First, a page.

• Visita à fábrica.
    Visita à fábrica.

    The licence in force demands that Celtejo performs 4,020 tests per year, but in actual fact the company performs 24,000 tests covering both effluent and river

    Independent study of the quality of water in the Tagus 

    Celtejo commissioned an independent study to characterise the quality of the water from the Tagus at various different points of the river, to be undertaken by a laboratory associated with the University of Coimbra. 

    “We want to study the circumstances which led to the occurrence of foam and colour, especially in the region of Abrantes. When the study began, the borders were closed owing to the pandemic and we weren’t able to set foot in Spain, but now that they have opened up again samples have been taken from the Tagus-Segura Water Transfer.” 

    The environmental associations which took part in the initiative acknowledged the importance of the investments made and their impact on Celtejo’s environmental performance. Luís Pereira, the mayor of Vila Velha de Ródão, enjoyed the event, and expressed the local autho rity’s satisfaction with Celtejo’s performance. He learnt all about the project to reuse treated effluent for irrigation. 

    The mayor used the event to request that attendees engage with each other more fully and share information between the company, environmental associations and the local authority. ProTejo, one of the environmental associations which took part in the event, represented by Armindo Silveira and Paulo Constantino, acknowledged that it had obtained information from the Associação Portuguesa do Ambiente confirming that “in the last 12 months Celtejo had complied with all the emission limits {VLE} set out in the environmental parameters of its environmental licence.”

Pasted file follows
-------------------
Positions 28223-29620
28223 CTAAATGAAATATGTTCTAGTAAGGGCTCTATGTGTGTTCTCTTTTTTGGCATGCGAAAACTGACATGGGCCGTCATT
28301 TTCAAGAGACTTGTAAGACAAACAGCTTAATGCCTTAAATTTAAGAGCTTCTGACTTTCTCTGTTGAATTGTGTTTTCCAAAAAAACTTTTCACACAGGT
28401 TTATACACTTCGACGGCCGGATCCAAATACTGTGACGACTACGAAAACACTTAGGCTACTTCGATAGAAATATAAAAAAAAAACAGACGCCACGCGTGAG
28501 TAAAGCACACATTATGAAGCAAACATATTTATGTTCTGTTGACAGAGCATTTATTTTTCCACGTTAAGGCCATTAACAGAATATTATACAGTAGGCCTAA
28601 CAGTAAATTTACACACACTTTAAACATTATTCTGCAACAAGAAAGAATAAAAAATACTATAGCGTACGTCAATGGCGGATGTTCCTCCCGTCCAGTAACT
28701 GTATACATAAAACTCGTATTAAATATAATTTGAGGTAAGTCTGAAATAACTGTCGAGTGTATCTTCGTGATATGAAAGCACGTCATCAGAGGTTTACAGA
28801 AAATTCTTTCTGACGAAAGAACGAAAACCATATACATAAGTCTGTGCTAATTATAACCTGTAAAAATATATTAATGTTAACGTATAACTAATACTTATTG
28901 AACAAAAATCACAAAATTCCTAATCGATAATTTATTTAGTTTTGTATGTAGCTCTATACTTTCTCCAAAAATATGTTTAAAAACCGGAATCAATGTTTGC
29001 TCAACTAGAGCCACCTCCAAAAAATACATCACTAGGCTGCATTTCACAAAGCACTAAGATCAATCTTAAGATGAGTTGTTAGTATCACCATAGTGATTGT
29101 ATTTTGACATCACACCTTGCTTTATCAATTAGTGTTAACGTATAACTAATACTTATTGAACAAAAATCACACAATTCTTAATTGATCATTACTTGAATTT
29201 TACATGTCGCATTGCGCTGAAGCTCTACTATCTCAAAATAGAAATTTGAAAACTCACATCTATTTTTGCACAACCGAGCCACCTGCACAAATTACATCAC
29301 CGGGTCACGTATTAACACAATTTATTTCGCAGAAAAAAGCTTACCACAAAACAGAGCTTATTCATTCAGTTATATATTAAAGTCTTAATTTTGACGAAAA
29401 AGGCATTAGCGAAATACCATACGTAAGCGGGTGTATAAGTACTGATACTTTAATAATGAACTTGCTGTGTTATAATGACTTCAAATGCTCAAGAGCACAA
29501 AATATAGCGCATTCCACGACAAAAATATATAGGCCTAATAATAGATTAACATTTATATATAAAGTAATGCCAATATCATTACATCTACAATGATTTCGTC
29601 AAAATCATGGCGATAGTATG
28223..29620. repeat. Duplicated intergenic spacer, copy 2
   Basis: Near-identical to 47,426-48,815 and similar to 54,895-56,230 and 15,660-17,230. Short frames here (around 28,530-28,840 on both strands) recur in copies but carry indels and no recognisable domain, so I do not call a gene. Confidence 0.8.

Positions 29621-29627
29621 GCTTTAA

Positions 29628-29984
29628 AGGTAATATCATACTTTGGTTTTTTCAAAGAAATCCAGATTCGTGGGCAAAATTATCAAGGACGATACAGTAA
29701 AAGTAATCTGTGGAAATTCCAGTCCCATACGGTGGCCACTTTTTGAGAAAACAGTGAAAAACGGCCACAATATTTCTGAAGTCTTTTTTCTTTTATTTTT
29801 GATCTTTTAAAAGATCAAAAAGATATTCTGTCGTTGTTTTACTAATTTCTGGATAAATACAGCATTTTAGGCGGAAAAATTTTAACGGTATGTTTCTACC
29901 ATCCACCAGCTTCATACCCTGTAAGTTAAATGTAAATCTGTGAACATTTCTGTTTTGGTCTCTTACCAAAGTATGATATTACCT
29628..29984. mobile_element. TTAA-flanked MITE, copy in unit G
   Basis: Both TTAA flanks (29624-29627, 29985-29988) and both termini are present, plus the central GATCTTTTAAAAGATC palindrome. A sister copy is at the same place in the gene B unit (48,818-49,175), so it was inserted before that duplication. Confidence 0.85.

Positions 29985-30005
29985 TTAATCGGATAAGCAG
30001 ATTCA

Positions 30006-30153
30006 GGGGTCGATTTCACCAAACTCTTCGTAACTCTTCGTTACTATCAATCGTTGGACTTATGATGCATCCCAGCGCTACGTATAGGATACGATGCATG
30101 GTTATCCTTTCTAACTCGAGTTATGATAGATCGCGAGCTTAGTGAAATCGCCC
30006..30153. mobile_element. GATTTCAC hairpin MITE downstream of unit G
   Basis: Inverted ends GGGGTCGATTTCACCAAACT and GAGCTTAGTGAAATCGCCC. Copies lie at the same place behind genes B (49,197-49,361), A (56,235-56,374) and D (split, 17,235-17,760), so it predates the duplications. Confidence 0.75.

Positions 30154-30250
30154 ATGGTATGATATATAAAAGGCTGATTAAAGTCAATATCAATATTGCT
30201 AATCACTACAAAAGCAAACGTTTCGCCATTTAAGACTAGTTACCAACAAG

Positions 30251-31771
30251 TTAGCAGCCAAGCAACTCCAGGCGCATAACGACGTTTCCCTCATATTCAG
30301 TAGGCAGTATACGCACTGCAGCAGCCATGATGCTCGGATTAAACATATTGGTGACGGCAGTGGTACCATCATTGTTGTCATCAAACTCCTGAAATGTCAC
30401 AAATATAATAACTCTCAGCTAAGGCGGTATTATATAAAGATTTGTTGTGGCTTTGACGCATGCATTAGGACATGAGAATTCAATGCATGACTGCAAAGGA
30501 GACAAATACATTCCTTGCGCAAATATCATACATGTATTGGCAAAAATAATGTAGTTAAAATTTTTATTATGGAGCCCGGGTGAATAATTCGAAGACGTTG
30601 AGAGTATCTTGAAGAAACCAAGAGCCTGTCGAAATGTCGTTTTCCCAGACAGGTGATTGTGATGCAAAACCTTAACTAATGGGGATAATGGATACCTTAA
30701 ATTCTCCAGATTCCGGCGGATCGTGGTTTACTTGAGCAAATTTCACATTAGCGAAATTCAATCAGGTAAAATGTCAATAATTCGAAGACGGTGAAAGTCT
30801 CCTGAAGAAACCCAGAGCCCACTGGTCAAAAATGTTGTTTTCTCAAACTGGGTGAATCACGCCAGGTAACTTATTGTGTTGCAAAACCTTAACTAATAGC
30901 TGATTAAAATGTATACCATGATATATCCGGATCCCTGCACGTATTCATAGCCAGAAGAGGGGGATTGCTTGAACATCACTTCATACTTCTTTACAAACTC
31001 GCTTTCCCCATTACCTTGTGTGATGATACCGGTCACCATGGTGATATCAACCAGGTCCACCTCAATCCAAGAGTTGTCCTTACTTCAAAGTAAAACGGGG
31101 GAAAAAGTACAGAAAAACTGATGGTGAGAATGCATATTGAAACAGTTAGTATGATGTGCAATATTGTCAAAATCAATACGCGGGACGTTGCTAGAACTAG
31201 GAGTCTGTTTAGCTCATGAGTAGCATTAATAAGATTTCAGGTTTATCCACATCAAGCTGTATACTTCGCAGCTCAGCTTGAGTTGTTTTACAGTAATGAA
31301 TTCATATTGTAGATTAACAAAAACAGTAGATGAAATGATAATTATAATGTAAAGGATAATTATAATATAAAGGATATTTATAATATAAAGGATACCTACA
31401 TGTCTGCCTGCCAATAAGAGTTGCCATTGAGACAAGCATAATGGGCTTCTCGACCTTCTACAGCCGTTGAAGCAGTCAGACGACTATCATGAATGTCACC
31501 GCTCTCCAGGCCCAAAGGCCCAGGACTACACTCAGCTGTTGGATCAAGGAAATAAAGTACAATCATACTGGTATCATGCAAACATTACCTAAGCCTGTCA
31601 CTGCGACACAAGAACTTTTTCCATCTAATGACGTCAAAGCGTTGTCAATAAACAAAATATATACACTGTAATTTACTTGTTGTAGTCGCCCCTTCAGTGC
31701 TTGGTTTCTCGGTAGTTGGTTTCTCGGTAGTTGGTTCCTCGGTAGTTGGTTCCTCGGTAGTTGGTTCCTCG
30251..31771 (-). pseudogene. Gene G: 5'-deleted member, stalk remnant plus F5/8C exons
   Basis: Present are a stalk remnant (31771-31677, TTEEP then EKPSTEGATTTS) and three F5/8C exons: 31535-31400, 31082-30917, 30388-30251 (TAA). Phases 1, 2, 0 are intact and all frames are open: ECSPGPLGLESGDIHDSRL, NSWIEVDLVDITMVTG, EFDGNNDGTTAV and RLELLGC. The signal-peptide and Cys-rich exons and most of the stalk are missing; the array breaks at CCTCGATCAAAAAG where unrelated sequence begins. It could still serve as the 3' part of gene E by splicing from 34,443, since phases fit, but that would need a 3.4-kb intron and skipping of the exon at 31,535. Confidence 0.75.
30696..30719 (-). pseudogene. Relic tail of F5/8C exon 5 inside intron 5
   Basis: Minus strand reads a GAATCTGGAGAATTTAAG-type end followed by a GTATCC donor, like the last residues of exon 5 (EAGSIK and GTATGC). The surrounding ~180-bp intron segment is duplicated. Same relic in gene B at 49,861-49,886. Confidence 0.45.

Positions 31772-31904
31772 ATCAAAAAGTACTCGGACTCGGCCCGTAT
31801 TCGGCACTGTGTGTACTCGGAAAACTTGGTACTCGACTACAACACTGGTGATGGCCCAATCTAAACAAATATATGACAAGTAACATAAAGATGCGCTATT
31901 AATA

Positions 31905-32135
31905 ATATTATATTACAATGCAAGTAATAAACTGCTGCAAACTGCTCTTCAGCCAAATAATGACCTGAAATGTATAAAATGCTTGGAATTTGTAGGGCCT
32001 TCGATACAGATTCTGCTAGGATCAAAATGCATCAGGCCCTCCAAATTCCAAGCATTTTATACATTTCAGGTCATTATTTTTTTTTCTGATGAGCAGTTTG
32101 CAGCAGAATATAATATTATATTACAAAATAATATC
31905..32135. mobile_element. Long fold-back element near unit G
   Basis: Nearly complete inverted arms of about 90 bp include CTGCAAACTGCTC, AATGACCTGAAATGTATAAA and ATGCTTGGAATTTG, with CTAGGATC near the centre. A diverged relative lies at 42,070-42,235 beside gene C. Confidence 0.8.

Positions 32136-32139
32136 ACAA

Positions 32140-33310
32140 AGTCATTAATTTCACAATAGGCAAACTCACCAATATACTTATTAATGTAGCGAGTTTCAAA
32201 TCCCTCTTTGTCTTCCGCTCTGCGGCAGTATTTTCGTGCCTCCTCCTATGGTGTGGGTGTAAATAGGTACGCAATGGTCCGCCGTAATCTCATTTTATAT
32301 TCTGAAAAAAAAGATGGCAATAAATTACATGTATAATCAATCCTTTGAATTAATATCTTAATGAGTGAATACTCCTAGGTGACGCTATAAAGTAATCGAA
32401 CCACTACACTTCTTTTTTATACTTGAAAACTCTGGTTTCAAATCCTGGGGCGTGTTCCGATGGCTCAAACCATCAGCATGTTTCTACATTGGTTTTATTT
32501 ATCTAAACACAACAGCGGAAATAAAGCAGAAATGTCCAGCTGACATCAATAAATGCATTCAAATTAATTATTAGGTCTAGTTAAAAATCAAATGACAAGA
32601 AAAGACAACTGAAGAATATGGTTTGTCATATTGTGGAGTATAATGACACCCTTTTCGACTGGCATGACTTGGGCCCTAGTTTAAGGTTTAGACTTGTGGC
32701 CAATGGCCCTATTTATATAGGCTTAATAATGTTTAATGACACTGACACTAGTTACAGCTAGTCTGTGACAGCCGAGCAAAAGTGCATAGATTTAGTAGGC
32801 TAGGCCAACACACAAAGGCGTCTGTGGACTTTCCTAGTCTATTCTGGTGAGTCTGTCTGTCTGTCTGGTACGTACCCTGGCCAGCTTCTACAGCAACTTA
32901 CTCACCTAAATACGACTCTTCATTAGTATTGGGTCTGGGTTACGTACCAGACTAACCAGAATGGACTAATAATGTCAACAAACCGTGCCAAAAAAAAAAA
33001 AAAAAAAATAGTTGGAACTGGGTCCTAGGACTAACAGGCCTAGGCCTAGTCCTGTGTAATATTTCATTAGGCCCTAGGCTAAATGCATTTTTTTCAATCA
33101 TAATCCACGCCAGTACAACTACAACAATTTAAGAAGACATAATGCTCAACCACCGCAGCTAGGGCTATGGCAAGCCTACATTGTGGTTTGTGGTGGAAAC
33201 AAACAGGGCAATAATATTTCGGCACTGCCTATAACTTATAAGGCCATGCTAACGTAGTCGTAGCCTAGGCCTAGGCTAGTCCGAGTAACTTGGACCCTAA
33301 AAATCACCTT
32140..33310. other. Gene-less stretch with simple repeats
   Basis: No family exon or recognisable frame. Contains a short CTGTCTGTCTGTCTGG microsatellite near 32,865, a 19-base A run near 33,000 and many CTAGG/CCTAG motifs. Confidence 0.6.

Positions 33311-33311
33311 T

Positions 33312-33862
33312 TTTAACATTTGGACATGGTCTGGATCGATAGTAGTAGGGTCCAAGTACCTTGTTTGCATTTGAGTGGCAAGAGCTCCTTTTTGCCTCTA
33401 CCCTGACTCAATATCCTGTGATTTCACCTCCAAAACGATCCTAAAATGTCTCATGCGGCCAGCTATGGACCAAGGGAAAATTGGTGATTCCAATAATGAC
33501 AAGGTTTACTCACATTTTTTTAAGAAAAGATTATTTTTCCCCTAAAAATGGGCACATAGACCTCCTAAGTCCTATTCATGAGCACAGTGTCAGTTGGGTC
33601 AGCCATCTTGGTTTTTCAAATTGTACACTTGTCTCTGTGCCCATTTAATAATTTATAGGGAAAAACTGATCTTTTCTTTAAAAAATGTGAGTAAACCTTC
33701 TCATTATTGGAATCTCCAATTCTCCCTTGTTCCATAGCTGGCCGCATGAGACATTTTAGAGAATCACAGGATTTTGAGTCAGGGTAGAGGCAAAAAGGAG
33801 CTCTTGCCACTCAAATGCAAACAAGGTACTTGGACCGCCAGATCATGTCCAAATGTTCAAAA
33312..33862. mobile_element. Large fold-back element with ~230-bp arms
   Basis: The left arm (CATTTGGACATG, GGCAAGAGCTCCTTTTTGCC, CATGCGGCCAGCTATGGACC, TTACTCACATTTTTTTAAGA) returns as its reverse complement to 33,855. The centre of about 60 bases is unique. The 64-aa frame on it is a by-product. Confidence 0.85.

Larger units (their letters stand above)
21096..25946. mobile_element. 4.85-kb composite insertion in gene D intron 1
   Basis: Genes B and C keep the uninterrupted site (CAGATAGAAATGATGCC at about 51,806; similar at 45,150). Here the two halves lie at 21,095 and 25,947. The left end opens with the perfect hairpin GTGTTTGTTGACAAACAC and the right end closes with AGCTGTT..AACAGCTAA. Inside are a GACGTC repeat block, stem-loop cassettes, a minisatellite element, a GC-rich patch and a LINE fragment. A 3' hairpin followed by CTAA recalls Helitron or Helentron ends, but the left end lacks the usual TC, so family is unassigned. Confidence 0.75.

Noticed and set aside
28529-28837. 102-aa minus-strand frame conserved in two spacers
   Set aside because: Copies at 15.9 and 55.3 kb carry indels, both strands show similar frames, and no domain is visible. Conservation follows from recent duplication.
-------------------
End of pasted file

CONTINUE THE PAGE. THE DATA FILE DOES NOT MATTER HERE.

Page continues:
The association accepted the request made by the mayor of Vila Velha de Ródão, and showed an interest in cooperating with Celtejo to guarantee improvements to the quality of the Tagus water and in accessing the study being undertaken by the independent laboratory. 

    The results of this study are expected this coming November. In turn, Celtejo was absolutely transparent and cooperative. Pedro Baptista assured everyone that “We all have a stake in having a relationship of full cooperation with those bodies which, one way or another, are affected by our operation.”

    Tour of the facility 

    Once the presentation and question-and-answer session were over, there was still time to take a tour of the factory and the IWWTP. The last leg of the tour included observing the end effluent passing through a transparent pipe, which went down very well with the visitors. 

    The Celtejo Doors Wide Open event counted with the participation of several environmental NGOs
    The Celtejo Doors Wide Open event counted with the participation of several environmental NGOs

    By the end of the event, everyone who took part had learnt all about the many measures and actions implemented by Celtejo, concluding that the effluent quality can even exceed the quality of the Tagus river water. 

    When asked for his view of how the initiative had been, Pedro Baptista said that it was “a success which marks a new stage in the relationship between Celtejo and the community and with those organisations whose aim is to protect the Tagus”.